JERUSALEM POST, HAARETZ, IDF (Israel), AL-AYYAM (Palestinian Territory), CNN (USA)
Israeli politicians were divided on Monday over the possibility of military ground operations in the Gaza Strip, as rockets rained down on Israel for the third day in a row, reported the Jerusalem Post.
Opposition leader Shelly Yacimovich told Army Radio she was against intensive military action: "We are on the eve of elections, and operations beyond air attacks or targeted strikes require stability and national consensus at home."
Finance Minister Yuval Steinitz disagreed, saying that over time, rocket fire would hit closer and closer to Israel's center, and said Israel "cannot simply adjust and shield itself."
At a cabinet meeting on Sunday, Prime Minister Benjamin Netanyahu said Israel was prepared to intensify its response: “The world needs to understand that Israel will not sit idly by in the face of attempts to attack us.”
Palestinian militants in the Gaza Strip continued to fire rockets at southern Israel on Monday, despite Egyptian efforts to mediate between Israel and Hamas to reach a cease-fire agreement, reported Haaretz.
According to the Israeli Defense Forces (IDF), more than 114 rockets have hit southern Israel since Saturday.
— IDF (@IDFSpokesperson) November 12, 2012
Israeli airstrikes hit Palestinian targets in Gaza overnight, scoring direct hits on a "terror tunnel" and a weapons storage facility, reported CNN.
"The Israeli Defense Forces will not tolerate any attempt to harm Israeli civilians, and will operate against anyone who uses terror against the State of Israel," said an Israel Defense Forces statement on Monday.
In the southern Israeli city of Netivot, classes were canceled in all schools that are not fortified against rockets, said Haaretz.
Since Saturday, the violence has left six Palestinians dead, including four civilians, and 40 wounded, including four Israeli soldiers.
Meanwhile, on Monday Palestinian newspaper Al-Ayyam quoted on its front page President Mahmoud Abbas as saying "We will go to New York despite the enormous pressure to abandon."
On Sunday, Abbas announced that he was going to the U.N. this month to ask the General Assembly to recognize an independent Palestine. "Some powers are trying to tell us that the two-state solution doesn't come from the U.N. but through negotiations," he said. "Negotiations are crucial. But to get U.N. recognition is also key."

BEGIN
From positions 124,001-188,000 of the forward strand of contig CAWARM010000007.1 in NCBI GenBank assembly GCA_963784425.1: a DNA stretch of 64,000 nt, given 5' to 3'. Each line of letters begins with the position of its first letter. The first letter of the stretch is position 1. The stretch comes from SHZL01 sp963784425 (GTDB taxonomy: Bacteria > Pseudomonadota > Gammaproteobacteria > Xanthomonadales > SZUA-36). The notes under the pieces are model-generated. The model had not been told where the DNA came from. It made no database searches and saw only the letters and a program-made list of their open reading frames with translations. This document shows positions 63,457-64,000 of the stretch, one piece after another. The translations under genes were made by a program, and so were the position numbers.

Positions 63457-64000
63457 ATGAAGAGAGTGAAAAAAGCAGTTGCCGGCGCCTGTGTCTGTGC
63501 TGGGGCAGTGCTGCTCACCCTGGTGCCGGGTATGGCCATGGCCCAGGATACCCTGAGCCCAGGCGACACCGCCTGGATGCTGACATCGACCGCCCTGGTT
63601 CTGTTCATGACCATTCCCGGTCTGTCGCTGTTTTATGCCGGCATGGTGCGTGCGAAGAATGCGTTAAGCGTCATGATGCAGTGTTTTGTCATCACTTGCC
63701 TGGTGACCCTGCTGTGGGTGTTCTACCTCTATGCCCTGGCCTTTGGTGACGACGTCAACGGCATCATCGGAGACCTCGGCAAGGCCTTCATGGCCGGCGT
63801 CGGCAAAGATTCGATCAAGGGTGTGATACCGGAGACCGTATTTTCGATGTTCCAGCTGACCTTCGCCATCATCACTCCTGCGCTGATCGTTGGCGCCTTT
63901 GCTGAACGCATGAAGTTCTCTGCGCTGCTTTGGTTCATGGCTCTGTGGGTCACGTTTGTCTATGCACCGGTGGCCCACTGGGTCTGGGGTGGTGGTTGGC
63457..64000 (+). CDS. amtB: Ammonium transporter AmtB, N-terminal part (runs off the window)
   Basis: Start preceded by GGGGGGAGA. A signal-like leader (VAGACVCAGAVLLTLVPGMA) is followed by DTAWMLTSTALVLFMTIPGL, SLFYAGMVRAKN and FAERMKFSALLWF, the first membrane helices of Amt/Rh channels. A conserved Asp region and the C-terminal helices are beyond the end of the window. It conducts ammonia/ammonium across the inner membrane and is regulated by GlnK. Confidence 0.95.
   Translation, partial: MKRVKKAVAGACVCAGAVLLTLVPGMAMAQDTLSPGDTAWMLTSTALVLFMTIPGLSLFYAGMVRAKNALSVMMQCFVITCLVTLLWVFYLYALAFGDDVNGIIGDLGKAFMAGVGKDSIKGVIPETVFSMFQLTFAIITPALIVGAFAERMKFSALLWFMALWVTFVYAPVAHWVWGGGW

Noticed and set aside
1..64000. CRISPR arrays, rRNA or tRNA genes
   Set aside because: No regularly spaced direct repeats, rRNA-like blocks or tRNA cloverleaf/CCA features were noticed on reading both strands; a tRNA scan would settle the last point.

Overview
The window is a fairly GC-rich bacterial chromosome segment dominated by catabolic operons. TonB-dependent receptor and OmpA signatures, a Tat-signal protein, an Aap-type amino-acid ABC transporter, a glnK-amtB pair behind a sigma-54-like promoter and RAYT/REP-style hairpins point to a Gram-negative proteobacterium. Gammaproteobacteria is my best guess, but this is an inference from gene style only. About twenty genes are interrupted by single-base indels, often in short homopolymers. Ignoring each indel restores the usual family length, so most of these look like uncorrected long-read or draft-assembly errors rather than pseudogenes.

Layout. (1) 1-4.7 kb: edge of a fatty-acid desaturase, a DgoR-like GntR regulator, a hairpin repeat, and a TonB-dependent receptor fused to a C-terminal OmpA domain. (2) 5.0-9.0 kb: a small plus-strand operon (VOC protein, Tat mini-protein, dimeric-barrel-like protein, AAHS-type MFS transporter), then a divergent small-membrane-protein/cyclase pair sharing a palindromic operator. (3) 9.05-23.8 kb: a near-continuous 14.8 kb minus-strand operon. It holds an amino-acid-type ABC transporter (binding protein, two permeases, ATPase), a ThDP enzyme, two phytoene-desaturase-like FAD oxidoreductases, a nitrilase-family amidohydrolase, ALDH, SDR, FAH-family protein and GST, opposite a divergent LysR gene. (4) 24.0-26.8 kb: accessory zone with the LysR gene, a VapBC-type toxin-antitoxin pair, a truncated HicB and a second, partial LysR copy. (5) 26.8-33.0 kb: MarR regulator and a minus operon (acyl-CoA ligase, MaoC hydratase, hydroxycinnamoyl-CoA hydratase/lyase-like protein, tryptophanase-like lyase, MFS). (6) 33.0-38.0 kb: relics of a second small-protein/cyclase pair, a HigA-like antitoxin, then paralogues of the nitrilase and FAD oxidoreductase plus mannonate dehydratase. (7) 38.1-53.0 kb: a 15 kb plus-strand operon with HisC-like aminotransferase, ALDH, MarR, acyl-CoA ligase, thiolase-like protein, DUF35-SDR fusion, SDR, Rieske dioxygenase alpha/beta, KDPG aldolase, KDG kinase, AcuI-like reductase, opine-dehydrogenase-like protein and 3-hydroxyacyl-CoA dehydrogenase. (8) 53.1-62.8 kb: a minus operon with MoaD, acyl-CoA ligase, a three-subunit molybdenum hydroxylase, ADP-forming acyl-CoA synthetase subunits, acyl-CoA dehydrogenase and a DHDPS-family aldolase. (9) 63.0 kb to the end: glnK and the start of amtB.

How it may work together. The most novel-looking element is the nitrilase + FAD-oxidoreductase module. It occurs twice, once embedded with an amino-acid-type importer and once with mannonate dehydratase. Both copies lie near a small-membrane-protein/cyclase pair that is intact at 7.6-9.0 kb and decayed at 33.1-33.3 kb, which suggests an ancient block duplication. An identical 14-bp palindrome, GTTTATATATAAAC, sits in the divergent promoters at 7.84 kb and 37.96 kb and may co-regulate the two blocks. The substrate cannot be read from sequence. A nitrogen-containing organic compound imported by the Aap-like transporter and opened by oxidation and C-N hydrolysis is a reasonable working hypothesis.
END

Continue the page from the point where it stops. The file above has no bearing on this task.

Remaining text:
Gas stations in many Iranian cities had trouble supplying fuel earlier in the week in what was a suspected cyberattack on the fuel distribution system. One Tehran daily on Thursday blamed Israel, which may have carried out similar acts in past years, to weaken Iran's hostile regime.
The incident reportedly disrupted the credit and debit card payments system this time, forcing users to pay cash and higher prices, the London-based broadcaster Iran International reported.
Though state officials didn't publicly accuse anyone specific, they did say perhaps this and other attacks had been planned for October, to "anger people" on the anniversary of the anti-government protests of 2019.
Khamenei, where's our gas?
Cheeky slogans were spotted Tuesday in different places in Iran, including electronic panels over motorways. One of them read "Khamenei, where's our gas?"
Iran International reported that Tehran-based news agency ISNA posted, then deleted, a report on drivers also seeing the message "cyberattack 64411" on screens at gas stations, purported to be the telephone number of the office of Iran's supreme leader, Ayatollah Ali Khamenei.
A member of parliament's National Security Committee, Vahid Jalalzadeh, said the attack had been planned months ahead, and had inflicted "grave losses," Iran International and domestic agencies reported Thursday. The conservative Tehran newspaper Kayhan named "America, the Zionist regime and their goons" as the "chief suspects" in the attack.
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